Chitosan-based formulations for delivery of DNA and siRNA. Adv Drug Deliv Rev

School of Pharmacy, Shenyang Pharmaceutical University, 110016 Shenyang, China.
Advanced drug delivery reviews (Impact Factor: 15.04). 09/2009; 62(1):12-27. DOI: 10.1016/j.addr.2009.08.004
Source: PubMed


Among non-viral vectors, chitosan and chitosan derivatives have been developed in vitro and in vivo for DNA and siRNA delivery systems because of their cationic charge, biodegradability and biocompatibility, as well as their mucoadhesive and permeability-enhancing properties. However, the transfection efficiency of chitosan is too low for clinical application. Studies indicated that the transfection efficiency depends on a series of chitosan-based formulation parameters, such as the Mw of chitosan, its degree of deacetylation, the charge ratio of chitosan to DNA/siRNA (N/P ratio), the chitosan salt form used, the DNA/siRNA concentration, pH, serum, additives, preparation techniques of chitosan/nucleic acid particles and routes of administration. In this paper, chitosan-based formulations for the delivery of DNA and siRNA were reviewed to facilitate the process of chitosan vector development for clinical application. In addition to formulation optimization, chitosan structure modification or additive incorporation is an effective way to improve the stability of the polyplex in biological fluids, enhance targeted cell delivery and facilitate endo-lysosomal release of the complex. In summary, the transfection efficiency of chitosan-based delivery systems can be adjusted by changing formulation-related parameters.

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    • "Its positive charge promotes electrostatic interactions between the pSiNP and negatively charged oligonucleotides and cell membranes, facilitating both the loading of particles and uptake of the nanocarrier into the cell interior [38]. Chitosan has several interesting features relevant to drug delivery applications [14] [37] [39] [40], including its mucoadhesive properties which enhance mucosal penetration. Previously, Wu and Sailor [41] used chitosan hydrogel to cap porous silicon dioxide films in order to provide a pH-responsive insulin release. "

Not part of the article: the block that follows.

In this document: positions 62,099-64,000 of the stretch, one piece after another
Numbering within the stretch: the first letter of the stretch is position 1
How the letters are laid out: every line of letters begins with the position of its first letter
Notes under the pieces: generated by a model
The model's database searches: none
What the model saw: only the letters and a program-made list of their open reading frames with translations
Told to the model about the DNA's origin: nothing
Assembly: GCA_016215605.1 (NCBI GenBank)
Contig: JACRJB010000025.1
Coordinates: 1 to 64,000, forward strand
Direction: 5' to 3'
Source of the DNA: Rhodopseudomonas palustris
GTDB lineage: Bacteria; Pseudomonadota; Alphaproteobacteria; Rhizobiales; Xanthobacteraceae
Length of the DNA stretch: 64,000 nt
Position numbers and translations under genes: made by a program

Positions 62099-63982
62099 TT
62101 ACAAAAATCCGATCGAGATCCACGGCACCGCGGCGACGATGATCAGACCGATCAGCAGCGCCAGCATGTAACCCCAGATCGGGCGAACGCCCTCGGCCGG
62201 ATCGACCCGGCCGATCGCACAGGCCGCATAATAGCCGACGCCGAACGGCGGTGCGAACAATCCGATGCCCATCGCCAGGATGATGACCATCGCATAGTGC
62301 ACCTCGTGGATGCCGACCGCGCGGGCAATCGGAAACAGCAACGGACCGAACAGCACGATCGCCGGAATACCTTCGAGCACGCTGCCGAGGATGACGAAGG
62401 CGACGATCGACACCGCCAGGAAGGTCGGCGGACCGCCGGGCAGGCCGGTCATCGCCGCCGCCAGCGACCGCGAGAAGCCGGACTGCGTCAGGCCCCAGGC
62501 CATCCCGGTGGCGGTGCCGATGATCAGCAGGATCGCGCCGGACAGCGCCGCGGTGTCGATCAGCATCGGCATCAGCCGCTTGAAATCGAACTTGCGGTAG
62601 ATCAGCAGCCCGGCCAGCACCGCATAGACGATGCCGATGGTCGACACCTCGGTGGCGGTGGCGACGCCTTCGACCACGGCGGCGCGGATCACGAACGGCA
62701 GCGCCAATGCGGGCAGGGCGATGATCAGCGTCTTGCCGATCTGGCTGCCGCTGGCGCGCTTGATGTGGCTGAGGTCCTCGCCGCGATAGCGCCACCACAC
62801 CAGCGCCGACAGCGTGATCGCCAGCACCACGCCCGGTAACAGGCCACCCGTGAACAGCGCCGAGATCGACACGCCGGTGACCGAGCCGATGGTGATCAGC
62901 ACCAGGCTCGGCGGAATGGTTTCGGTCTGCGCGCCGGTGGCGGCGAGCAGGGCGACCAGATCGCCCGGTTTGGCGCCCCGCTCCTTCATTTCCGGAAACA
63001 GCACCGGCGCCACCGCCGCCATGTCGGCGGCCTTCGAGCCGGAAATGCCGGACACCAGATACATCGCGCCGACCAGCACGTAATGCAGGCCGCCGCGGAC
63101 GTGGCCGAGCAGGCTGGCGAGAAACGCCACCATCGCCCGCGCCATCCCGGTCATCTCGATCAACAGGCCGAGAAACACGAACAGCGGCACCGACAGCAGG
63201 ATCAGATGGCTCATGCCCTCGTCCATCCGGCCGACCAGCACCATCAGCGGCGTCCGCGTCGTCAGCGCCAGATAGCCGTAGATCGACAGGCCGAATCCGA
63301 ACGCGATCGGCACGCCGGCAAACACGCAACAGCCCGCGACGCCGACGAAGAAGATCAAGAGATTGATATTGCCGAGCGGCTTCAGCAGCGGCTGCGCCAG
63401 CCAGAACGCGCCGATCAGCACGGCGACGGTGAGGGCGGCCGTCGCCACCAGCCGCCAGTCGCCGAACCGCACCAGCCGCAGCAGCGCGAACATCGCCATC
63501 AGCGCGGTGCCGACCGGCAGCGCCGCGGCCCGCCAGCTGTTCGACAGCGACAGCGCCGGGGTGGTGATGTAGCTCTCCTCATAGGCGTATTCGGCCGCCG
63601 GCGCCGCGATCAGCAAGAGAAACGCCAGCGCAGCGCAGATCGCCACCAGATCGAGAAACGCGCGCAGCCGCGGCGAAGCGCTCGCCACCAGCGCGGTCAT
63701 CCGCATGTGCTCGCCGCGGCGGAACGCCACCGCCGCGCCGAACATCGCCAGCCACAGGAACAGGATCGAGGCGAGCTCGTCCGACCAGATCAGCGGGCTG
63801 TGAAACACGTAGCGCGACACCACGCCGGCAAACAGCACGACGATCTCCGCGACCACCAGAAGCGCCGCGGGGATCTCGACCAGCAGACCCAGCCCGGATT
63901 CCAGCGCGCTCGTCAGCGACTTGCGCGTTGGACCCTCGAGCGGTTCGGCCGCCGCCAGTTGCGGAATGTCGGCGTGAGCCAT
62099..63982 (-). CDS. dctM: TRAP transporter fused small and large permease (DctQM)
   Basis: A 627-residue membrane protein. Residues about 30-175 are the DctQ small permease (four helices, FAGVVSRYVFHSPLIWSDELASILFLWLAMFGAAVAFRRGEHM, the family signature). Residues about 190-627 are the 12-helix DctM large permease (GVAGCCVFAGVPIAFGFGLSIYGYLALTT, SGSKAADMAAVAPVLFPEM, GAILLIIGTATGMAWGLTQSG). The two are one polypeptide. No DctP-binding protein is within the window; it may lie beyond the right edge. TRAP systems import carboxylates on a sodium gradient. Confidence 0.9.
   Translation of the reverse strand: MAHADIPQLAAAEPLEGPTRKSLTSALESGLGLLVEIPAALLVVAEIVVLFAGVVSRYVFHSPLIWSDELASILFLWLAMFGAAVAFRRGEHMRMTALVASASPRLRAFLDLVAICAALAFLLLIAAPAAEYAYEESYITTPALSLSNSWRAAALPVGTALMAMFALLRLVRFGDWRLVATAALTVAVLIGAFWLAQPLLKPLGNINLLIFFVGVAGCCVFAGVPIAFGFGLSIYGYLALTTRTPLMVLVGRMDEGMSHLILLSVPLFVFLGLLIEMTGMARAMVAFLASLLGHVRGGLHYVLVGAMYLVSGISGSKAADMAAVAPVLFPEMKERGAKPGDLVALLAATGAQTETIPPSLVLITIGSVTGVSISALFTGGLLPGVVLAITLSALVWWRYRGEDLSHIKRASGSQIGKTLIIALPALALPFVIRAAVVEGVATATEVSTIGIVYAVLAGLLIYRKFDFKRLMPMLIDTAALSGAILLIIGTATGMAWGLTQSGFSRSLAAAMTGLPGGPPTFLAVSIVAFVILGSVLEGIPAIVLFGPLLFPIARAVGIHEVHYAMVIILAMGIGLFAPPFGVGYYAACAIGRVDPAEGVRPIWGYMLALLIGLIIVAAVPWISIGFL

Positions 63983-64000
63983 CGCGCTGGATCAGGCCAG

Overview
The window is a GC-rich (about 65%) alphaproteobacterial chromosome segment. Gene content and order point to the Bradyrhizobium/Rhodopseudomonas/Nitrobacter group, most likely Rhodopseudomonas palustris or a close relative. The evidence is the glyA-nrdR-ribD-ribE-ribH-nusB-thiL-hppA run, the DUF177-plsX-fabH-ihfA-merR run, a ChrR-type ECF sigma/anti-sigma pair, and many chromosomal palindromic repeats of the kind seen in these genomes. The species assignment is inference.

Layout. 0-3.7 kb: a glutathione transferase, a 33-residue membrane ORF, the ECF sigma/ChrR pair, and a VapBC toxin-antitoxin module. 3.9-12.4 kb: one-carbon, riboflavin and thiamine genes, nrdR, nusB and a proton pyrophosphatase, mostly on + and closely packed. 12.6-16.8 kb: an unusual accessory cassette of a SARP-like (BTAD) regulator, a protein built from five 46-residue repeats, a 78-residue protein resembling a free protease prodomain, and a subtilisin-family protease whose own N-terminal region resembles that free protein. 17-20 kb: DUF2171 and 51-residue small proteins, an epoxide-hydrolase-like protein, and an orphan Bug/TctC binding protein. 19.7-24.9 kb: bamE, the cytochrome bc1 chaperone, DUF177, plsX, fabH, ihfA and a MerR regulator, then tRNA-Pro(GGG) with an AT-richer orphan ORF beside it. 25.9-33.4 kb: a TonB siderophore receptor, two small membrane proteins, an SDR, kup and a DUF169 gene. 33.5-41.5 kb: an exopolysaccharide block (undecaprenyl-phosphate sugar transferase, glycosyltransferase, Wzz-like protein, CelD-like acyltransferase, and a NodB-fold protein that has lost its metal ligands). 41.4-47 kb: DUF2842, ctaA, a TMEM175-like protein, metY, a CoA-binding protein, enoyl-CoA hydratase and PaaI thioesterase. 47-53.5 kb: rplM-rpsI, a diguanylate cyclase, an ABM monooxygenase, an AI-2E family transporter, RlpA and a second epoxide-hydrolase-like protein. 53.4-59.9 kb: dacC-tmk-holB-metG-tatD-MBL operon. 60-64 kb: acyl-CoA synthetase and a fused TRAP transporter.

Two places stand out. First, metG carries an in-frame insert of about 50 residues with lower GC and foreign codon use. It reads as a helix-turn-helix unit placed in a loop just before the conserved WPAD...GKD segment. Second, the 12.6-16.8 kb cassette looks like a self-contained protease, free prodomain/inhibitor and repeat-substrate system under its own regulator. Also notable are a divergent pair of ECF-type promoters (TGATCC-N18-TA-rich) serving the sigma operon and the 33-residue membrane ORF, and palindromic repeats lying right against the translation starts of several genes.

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    ABSTRACT: Porous silicon nanoparticles (pSiNPs) are a promising nanocarrier system for drug delivery owing to their biocompatibility, biodegradability, and non-inflammatory nature. Here, we investigate the fabrication and characterization of thermally hydrocarbonized pSiNPs (THCpSiNPs) and chitosan-coated THCpSiNPs for therapeutic oligonucleotide delivery. Chitosan coating after oligonucleotide loading significantly improves sustained oligonucleotide release and suppresses burst release effects. Moreover, cellular uptake, endocytosis, and cytotoxicity of oligonucleotide-loaded THCpSiNPs have been evaluated in vitro. Standard cell viability assays demonstrate that cells incubated with the NPs at a concentration of 0.1 mg/mL are 95% viable. In addition, chitosan coating significantly enhances the uptake of oligonucleotide-loaded THCpSiNPs across the cell membrane. Moreover, histopathological analysis of liver, kidney, spleen, and skin tissue collected from mice receiving NPs further demonstrates the biocompatible and non-inflammatory properties of the NPs as a gene delivery vehicle for intravenous and subcutaneous administration in vivo. Taken together, these results suggest that THCpSiNPs provide a versatile platform that could be used as efficient vehicles for the intracellular delivery of oligonucleotides for gene therapy.
    Nano Research 04/2015; 8(6). DOI:10.1007/s12274-015-0715-0 · 7.01 Impact Factor